Brain, EarsThe follow up of national medical insurance records database in Taiwan has given way to a surprising finding. According to the study, the sudden loss of hearing may be a sign of stroke in future.

The American Heart Association’s preliminary research on 1,423 patients who were hospitalized for severe cases of sudden sensorineural hearing loss (SSNHL) suggested that these patients had more chances of suffering from cerebrovascular condition after two years than the control set of 5,692 patients who had been admitted for appendectomy.

However, lead investigator Herng-Ching Lin, Ph.D., a professor at Taipei Medical University School of Health Care Administration is of the opinion that since the insurance records form the study material, the information obtained from them should not be relied upon as it might not be completely accurate with reference to the diagnostic codes or confounding factors.

“To the best of our knowledge, no study has investigated the incidence or risk of cerebrovascular diseases developing following the onset of sudden sensorineural hearing loss,” Lin said. “But because this is the first time any association has been suggested, and because there were many limitations in the data, the results need to be interpreted cautiously until additional independent studies are performed.”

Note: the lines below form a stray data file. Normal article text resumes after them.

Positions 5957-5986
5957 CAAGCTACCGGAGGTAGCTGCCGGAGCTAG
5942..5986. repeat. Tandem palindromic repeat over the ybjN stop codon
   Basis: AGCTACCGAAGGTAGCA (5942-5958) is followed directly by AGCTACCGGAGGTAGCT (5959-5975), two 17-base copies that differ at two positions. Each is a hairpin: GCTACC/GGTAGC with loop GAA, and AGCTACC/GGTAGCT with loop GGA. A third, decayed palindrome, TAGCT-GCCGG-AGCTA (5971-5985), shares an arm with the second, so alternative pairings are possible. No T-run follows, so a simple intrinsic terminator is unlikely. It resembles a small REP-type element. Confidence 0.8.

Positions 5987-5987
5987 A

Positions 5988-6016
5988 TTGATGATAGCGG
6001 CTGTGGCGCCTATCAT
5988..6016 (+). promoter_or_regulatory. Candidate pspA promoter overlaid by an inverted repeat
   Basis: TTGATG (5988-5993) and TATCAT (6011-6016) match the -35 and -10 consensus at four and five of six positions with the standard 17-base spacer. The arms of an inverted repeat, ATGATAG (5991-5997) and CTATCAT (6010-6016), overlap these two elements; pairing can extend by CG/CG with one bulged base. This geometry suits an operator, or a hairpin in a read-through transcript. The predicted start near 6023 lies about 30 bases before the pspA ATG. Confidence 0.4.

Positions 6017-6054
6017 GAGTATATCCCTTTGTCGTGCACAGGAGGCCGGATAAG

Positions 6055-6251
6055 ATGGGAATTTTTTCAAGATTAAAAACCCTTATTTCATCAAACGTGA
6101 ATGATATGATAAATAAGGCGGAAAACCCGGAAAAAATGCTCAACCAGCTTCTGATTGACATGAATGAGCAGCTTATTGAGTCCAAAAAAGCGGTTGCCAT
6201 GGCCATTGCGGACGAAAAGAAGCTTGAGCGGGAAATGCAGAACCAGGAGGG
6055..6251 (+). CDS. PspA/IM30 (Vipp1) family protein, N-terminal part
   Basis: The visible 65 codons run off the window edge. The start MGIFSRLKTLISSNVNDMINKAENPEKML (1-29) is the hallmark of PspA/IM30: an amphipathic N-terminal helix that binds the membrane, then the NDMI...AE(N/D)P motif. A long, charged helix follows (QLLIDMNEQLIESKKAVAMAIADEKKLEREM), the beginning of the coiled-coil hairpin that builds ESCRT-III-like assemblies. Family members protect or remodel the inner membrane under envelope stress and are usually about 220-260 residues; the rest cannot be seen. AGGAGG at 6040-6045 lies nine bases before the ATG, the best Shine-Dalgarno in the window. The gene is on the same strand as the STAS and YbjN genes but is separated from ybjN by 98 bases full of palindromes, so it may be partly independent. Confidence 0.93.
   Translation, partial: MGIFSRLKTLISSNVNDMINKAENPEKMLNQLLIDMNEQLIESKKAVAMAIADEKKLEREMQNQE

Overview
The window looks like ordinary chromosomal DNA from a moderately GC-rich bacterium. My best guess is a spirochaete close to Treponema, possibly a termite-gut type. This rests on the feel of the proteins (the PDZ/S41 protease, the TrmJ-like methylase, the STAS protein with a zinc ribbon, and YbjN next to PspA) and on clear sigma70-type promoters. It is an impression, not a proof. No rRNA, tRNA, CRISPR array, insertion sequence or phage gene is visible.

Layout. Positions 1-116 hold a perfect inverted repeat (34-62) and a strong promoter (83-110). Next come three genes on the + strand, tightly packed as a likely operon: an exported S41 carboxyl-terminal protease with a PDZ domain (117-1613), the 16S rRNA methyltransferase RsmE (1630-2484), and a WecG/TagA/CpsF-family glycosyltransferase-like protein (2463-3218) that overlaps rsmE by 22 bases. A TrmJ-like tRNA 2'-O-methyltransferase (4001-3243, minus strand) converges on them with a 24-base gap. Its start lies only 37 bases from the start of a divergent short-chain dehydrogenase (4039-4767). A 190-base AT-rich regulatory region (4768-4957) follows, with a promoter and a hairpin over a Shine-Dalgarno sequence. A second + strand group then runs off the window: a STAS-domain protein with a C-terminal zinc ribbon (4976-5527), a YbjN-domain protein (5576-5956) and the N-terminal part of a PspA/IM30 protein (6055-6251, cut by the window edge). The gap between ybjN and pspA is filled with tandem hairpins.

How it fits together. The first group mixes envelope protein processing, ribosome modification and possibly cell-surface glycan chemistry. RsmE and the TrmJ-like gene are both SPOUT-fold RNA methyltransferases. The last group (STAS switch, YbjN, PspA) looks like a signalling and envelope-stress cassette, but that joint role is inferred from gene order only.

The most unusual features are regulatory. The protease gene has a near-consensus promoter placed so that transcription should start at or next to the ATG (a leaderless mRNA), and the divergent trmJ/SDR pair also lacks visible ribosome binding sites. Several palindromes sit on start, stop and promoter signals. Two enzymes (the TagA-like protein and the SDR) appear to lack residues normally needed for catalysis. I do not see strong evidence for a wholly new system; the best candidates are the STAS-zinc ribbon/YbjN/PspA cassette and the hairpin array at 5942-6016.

Also, the conclusions derived from the research are not complete enough since there is no specific description that defined SSNHL in the insurance database used to study. “Secondly, the database did not contain information regarding severity of hearing loss, extent of hearing recovery, tobacco use, body mass index and the medical history of cardiovascular disease and atrial fibrillation – all of which can contribute to stroke risk,” Lin explained.

However, the next step that the researchers have suggested for all the SSNHL patients is the complete neurological examination and blood testing to predict their chances of getting a stroke.